Ship emissions contain sulfur oxides, nitrogen oxides, and particulate matter impacting human health and the environment. Transport and other port activities also contribute to emissions affecting air quality. 85% of all shipping to and from Ireland flows through Dublin Port, magnifying this initiative’s importance. In collaboration with the Centre for Research into Atmospheric Chemistry (CRAC) at UCC and the Centre for Climate & Air Pollution Studies (C-CAPS) in NUIG, this project serves as a template for port cities with similar challenges.
The project combines continuous monitoring of pollutants, an intensive field campaign during peak shipping activities, and detailed source models. This approach provides quantitative estimates of pollution sources affecting Dublin’s air quality. Innovative low-cost sensor nodes are strategically deployed across nine locations around the port to generate a comprehensive real-time pollution map. This data complements the project’s extensive measurement-analysis, adding depth and reach to their research.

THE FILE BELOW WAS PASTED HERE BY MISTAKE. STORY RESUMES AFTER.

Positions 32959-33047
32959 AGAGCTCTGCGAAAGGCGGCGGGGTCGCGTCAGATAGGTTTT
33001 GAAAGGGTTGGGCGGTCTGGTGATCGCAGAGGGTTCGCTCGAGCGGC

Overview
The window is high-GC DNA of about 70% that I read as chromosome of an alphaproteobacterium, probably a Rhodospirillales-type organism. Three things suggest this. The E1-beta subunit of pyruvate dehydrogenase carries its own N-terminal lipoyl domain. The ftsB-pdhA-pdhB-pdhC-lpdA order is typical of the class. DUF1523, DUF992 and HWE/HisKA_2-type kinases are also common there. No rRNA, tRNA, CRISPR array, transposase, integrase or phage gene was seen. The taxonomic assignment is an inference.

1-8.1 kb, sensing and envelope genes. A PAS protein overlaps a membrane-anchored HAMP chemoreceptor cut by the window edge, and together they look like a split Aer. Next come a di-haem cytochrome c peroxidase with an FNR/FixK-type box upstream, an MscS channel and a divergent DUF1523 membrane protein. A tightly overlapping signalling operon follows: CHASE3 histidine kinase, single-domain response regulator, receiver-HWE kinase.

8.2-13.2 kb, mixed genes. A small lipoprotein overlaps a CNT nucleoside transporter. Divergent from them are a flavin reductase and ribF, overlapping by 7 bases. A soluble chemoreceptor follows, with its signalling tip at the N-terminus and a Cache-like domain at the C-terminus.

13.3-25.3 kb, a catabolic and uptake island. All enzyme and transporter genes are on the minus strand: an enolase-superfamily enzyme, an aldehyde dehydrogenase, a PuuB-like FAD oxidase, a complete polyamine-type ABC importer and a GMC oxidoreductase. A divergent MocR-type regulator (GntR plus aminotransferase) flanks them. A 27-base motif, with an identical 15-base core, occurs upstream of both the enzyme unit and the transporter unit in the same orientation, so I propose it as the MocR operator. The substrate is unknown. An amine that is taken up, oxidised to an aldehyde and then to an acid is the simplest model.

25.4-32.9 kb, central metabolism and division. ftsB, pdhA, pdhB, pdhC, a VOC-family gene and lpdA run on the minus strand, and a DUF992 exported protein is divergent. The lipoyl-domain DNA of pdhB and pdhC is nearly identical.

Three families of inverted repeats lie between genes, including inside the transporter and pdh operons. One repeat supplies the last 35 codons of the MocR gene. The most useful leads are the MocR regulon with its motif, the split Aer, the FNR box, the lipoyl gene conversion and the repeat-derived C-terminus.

While it’s early in the project timeline, our technology has already proven its resilience. The AirNodes stood firm against severe weather conditions, including Storm Danielle, illustrating their capability to provide uninterrupted data in even the most challenging environments.
The Dublin PortAIR project serves as a model for how cutting-edge science, data analytics, and dynamic monitoring can transform urban air quality management. Through our collaboration with PortAIR, this case study can serve as a blueprint for cities worldwide, offering a solution for tackling air pollution in critical transport hubs.